Many dogs love cooked squash –not only a good source of potassium -it’s also a great source of soluble fiber, which can help dogs feel more satisfied after eating and helps promote intestinal health.
Potassium plays an important role in maintaining osmotic balance, transmitting nerve impulses and facilitating muscle contractions. It’s an important electrolyte that is often lacking in raw diets because the best sources are veggies and fruits.
Which variety to choose depends on your nutrition goals.
- Butternut is a good contender if you’re looking to bump the Vitamin A (3162iu per oz) and beta carotene content in your dog’s diet. With almost 1gm of fiber and only 11 kcal per oz you can make a significant nutritional impact with low caloric impact.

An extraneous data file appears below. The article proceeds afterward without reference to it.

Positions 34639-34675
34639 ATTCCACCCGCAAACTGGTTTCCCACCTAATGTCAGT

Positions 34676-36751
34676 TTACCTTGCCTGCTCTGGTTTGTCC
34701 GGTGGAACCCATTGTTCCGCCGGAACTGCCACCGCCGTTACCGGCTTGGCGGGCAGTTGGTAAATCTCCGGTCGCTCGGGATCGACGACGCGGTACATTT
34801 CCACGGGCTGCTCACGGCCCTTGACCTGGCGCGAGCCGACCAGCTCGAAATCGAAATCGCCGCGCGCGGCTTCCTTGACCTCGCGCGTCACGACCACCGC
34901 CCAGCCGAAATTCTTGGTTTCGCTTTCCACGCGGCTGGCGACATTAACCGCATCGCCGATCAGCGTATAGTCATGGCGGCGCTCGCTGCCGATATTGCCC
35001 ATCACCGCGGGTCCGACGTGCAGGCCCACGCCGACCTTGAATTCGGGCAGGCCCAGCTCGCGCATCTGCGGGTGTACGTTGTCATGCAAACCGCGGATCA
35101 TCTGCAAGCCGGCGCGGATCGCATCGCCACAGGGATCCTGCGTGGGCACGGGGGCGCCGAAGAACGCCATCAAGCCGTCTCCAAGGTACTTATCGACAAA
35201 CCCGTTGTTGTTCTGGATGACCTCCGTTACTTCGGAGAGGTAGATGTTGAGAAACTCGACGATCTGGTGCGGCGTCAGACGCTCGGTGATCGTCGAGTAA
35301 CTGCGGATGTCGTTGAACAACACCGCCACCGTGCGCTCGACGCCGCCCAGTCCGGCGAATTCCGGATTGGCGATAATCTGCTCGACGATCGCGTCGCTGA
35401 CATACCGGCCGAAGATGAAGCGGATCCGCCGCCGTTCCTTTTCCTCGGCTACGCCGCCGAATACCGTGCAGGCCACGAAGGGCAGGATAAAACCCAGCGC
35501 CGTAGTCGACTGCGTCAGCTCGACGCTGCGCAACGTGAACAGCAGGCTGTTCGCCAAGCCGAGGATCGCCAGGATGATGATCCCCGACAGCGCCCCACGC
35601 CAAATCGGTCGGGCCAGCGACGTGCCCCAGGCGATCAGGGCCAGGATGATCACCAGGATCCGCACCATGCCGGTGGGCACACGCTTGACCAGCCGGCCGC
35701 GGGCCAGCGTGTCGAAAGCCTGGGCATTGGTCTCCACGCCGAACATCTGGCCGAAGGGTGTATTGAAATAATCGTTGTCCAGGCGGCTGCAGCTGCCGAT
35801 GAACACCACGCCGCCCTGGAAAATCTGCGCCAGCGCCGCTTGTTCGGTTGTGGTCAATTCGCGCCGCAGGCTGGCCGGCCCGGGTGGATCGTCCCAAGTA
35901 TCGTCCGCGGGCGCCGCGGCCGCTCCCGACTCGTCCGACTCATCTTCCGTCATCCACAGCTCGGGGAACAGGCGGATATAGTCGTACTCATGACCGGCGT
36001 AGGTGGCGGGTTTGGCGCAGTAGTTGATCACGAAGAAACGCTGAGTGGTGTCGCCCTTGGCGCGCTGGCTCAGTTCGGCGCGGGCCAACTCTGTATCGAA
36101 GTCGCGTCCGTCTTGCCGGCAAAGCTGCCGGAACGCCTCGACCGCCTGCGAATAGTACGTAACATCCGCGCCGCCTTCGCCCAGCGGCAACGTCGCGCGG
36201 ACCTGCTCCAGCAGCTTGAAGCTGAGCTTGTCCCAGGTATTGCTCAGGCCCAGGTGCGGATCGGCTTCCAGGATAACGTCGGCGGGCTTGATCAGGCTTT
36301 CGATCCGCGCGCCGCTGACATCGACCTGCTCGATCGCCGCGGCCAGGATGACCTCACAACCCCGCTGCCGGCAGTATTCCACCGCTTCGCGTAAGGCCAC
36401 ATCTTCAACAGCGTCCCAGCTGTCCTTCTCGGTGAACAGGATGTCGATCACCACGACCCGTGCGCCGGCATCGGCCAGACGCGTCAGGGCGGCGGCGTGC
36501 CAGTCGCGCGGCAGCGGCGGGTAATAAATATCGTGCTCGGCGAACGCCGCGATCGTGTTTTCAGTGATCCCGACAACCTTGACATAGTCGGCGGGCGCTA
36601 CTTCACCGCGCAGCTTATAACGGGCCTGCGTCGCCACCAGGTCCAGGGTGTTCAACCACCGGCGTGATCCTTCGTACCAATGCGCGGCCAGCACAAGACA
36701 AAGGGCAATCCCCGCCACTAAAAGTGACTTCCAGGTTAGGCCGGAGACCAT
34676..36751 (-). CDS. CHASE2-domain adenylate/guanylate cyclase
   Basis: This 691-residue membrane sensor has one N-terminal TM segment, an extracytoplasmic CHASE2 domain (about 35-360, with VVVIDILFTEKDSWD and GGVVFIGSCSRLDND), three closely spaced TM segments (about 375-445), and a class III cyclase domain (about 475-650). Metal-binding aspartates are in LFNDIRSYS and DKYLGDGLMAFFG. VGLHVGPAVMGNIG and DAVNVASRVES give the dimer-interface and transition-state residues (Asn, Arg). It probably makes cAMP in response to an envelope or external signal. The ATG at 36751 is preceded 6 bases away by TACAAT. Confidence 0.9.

- Acorn squash delivers impressive potassium amounts – 1oz of acorn squash has more potassium than 1oz of mashed banana (102mg per oz). Acorn also has more calories (16) and more fiber than butternut but as you can tell from the lighter flesh color, doesn’t contribute much beta carotene. It’s low in oxalate which makes it a good choice for dogs that are predisposed to calcium oxalate crystals and stones.
Acorn squash has a 1:1 calcium phosphorus ratio and is a very low oxalate vegetable.
Butternut squash is often available in the frozen veg aisle, already peeled and cubed.